Transcript of Interview with Kieran Gilbert, Sky
TUE 05 MARCH 2013
Subject(s): Aged care workforce; Australian jobs; Coalition’s plan to increase the cost of living; Labor Party; Joan Child
HOST: Prime Minister thank you very much for your time. The Government’s going to announce a boost for the aged care sector workforce of $1.2 billion today.
Catholic Health Australia is already saying this is just a drop in the ocean; that it’s rebadged money and it’s going to take a lot more money to improve pay and attract people into the sector. That’s even before it’s announced.
PM: Kieran, we don’t make any apology for being very prudent with government funds, and as a nation we’ve got to keep preparing for the ageing of our society.
We’re all getting older one day at a time but our society is going to the have more older people in it than younger people.
That means the aged care workforce needs to triple by 2050. We do have problems in attracting people into this workforce and having them stay there, which is why Minister Butler, later today, will make an announcement about conditions in the aged care sector.
HOST: Aged care providers apparently are going to have to sign enterprise bargaining agreements. Do you accept that that’s likely to see the unions expand their reach across that sector?
PM: I’m for fairness and decency at work Kieran, I always have been, which is why I fought so hard to get rid of Work Choices when it was brought into being by the former Liberal Government; Mr Abbott and the members of the Howard Government.
We’ve brought fairness and decency at work into the system; we’ll continue to do that. We want people to get a fair go at work.
HOST: So that’s a yes I take it?
PM: What that means is people around the country can make their own choices about whether or not they want to be a member of a union. We’ve guaranteed freedom of association.
Gone are the days where under Work Choices your boss could stand over you, threaten you, sack you and you had no remedy, take away your penalty rates and you had no remedy.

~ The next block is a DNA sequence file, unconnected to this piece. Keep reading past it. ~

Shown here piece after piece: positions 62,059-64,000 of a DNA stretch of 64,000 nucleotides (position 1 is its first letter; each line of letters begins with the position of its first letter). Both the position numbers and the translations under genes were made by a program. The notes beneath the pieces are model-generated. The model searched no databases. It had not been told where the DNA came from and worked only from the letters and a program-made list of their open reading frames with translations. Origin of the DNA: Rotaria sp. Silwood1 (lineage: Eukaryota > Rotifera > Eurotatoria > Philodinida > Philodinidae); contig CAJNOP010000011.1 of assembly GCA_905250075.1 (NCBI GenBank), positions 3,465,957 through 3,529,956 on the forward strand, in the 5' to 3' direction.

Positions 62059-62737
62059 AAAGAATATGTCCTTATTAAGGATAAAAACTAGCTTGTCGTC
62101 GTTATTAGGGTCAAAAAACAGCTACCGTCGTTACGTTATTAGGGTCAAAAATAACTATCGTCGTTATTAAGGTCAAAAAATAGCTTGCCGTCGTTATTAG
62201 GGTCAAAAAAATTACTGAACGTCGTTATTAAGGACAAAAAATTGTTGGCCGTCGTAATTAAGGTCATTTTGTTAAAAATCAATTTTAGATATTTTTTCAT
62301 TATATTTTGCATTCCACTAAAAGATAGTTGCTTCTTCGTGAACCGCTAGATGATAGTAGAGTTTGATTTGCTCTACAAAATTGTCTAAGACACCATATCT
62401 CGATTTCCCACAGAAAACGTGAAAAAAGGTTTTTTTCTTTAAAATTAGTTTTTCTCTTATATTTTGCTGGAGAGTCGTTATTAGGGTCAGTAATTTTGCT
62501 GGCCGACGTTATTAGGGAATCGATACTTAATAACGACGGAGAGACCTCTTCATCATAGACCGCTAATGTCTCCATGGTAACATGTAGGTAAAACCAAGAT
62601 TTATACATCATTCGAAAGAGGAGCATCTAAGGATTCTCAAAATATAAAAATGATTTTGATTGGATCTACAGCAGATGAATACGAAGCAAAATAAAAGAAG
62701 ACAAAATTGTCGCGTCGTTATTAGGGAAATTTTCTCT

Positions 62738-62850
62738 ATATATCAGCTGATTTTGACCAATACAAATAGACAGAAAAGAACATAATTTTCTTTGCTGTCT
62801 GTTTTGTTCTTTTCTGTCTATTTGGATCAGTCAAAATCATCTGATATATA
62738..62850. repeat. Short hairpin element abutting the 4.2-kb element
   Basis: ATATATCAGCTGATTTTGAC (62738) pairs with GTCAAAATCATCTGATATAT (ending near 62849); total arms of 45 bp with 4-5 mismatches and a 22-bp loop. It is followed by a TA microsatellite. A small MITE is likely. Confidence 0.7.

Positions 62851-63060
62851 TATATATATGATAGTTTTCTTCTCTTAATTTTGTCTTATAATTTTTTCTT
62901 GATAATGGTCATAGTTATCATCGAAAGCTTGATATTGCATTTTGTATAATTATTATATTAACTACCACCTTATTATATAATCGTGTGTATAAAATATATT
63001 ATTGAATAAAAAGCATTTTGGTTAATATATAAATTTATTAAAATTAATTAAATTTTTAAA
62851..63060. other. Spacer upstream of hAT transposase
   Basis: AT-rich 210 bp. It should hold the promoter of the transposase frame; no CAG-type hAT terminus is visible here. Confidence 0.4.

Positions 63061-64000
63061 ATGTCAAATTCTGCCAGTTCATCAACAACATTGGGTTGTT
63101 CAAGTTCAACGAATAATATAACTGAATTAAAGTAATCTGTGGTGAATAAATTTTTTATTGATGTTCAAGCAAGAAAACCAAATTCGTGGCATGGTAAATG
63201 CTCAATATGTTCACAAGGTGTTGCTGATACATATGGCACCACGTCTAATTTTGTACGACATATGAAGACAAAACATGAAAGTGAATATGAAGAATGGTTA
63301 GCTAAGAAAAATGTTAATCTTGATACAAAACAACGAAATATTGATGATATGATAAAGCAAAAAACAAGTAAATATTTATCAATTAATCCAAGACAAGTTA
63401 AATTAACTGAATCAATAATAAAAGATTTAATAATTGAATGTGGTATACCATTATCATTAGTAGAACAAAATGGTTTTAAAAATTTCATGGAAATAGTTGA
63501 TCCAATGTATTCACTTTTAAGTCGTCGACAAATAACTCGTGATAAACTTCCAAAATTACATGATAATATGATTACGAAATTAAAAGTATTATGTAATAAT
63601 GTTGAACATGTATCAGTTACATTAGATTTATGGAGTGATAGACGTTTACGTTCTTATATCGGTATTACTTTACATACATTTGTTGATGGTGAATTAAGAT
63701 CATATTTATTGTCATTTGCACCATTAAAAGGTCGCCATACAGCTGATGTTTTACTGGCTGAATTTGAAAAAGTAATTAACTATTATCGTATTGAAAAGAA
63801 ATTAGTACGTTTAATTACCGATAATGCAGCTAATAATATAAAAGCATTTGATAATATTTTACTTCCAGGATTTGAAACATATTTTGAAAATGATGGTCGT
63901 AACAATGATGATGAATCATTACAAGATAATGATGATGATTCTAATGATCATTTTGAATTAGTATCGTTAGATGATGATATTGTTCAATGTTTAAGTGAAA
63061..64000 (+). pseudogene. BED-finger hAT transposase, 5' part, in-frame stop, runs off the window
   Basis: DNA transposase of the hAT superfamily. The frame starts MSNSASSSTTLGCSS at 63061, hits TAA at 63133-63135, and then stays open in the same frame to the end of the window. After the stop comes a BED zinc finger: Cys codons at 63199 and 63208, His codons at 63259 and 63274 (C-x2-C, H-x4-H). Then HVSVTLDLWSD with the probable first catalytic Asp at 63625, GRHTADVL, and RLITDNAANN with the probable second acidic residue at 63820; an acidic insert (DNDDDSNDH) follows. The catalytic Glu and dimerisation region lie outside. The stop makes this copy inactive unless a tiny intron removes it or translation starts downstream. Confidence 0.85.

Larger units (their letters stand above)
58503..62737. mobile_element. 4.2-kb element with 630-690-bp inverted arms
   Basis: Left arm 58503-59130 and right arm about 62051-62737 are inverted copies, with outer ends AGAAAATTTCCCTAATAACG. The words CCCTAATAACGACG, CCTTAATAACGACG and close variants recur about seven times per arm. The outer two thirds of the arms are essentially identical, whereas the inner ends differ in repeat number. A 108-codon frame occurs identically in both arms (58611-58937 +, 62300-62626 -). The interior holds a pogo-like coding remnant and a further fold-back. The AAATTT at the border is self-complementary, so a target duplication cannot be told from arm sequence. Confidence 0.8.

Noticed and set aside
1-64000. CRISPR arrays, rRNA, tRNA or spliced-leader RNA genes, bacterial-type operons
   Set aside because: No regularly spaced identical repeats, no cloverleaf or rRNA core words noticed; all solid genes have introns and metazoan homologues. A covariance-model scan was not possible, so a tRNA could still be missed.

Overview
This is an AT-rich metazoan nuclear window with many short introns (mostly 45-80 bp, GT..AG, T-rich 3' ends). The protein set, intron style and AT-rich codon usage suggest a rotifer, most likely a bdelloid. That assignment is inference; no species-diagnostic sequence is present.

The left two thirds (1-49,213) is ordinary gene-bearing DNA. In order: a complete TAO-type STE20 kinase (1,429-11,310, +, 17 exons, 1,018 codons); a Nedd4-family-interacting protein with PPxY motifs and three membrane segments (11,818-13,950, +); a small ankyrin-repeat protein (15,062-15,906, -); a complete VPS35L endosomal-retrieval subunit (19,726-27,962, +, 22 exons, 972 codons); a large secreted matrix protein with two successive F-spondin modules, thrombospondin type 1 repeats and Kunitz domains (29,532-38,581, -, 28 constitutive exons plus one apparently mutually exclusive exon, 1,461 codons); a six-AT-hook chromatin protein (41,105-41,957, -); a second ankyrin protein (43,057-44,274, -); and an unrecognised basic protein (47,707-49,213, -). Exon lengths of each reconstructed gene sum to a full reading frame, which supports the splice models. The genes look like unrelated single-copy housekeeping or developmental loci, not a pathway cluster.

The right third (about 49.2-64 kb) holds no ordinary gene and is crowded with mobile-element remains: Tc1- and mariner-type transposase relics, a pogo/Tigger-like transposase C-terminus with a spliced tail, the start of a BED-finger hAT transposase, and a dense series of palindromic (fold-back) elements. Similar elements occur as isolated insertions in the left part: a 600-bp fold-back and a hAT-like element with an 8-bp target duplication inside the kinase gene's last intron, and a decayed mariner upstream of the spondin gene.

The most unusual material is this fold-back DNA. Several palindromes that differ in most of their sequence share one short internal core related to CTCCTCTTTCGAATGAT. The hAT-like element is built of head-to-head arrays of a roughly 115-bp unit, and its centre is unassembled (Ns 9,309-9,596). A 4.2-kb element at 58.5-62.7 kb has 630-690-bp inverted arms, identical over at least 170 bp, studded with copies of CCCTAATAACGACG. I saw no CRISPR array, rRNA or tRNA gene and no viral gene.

That’s the Liberal system, that’s Mr Abbott’s way. We’ve ensured that people have got fairness and decency at work, and they can make any choice they want to about union membership.
HOST: Prime Minister, on 457 visas, the Government’s been talking a big game on this but the fact is the number of workers arriving on that category of visa has actually increased over the last couple of years. Do you concede that?
PM: We inherited a system here from the former government that was riddled full of rorts; riddled full of rorts that had people brought in to Australia not to take occupations because there were genuine skills shortages, but brought into Australia because the employer thought it would be easier to have a foreign worker.
Well we’ve worked to get those rorts out of the system, and we’ll continue to work to make sure that this program does what it should do: address real skills shortages. And not what it shouldn’t do, which is substitute temporary foreign workers for Aussies who are ready, willing and able to do the job.
HOST: You and the Minister have said that these visas have been abused, but we haven’t been given any examples. Can you give us an example of where a 457 visa has been abused?
PM: Around the country, I and members of parliament in the Labor team do hear concerns from people about them being ready to take a job and with the appropriate qualifications, and not getting a go.